IOM’s report strongly recommended that countries should interpret their human rights obligations more broadly.

Public health

Health should be regarded as not just an individual right, but as a collective project that maintains the strength of a community.

This principle is often outweighed by other goals such as economic interests or public perceptions of what people ‘deserve’. IOM points out however that the threat posed to the wider society creates a strong incentive for policy-makers to make health care more inclusive.

Economic arguments

IOM’s report strongly emphasised that poor health care for irregular migrants is in fact more expensive for countries. There are indirect costs of ill health for both the patient and for the wider community, such as the loss of earning capacity and the higher costs of providing care over the long term.

IOM proposes that primary care should be increased to prevent diseases at early states and facilitates overall health. This would reduce the need for more expensive hospitalisation and emergency care. This would also reduce the strain on emergency resources and improve access for the wider community.

IOM found that this approach will always save costs, reducing the direct and indirect costs of medical care by at least 49% and up to 100%.

Addressing public opinion

Health policies are decided by governments, who are in turn elected by voters. This means that before any changes can be made, it is vital to address popular misconceptions about irregular migrants in Europe. In particular, the IOM have called for better education about the nature and causes of irregular migration, as well as the costs and consequences of providing adequate health care.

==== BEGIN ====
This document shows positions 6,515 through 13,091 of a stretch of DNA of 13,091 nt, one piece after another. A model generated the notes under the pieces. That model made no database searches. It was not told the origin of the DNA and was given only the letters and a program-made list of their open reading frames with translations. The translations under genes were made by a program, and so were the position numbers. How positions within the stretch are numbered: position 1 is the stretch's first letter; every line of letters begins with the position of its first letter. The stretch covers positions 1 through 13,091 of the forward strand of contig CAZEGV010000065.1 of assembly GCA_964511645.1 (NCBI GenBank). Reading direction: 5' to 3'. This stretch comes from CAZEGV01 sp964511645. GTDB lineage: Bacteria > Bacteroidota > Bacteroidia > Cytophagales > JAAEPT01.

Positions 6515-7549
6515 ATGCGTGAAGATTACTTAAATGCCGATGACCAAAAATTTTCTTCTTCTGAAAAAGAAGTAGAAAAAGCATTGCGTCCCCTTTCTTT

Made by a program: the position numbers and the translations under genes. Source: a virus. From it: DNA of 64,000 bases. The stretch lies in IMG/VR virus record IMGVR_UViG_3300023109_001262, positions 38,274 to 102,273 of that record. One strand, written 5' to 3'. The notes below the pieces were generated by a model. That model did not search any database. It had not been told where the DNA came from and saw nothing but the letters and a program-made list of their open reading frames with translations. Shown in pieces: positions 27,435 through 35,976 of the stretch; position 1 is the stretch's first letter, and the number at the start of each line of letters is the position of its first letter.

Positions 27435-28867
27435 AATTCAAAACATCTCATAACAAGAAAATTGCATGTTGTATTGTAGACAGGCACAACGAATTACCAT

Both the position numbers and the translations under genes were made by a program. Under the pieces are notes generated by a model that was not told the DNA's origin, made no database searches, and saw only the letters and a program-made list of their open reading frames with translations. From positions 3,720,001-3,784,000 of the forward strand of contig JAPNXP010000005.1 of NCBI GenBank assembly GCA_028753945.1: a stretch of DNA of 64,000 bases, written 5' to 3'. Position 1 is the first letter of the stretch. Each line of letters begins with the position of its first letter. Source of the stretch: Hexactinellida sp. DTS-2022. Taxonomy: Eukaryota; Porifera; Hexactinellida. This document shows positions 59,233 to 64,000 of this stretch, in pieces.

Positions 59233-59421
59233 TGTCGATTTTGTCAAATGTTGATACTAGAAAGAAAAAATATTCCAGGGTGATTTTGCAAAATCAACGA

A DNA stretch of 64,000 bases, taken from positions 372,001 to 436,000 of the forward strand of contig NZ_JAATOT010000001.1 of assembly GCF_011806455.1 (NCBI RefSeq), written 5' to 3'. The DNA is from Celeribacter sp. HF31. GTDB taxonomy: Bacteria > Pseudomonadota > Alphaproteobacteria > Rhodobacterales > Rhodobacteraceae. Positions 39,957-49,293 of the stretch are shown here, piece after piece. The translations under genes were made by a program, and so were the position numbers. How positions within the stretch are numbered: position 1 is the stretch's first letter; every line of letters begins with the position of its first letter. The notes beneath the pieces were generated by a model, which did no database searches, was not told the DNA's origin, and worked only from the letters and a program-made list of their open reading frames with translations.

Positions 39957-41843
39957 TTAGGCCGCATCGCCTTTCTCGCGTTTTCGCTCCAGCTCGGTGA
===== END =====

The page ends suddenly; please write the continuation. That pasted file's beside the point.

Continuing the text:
IOM’s report suggested that nations often restrict access to services to pressure migrants to leave or to deter others from arriving. Often, this agenda is justified by stigmatising irregular migrants in the media, and by associating them with crime, disorder and disease. As a result, there is often strong public support for policies which are harsh, but also self-defeating.

IOM found that national policies that increase hardships have little or no effect on migration flow. This is because for most irregular migrants, returning to their home country is either impossible or so dangerous that it is still better to stay in Europe.

IOM was also unable to find any evidence that more generous health care would attract people to come.

There is also a risk of increasing public hostility if people perceive that migrants have better access to health care than nationals. This is often related to the assumption that irregular migrants are not subject to the taxes which indirectly fund universal health care.

Updating models of coverage

IOM has noted that means testing is necessary in all health care systems. It recommends that irregular migrants should be placed under the same obligation as nationals to disclose their income to receive free or low-cost health care.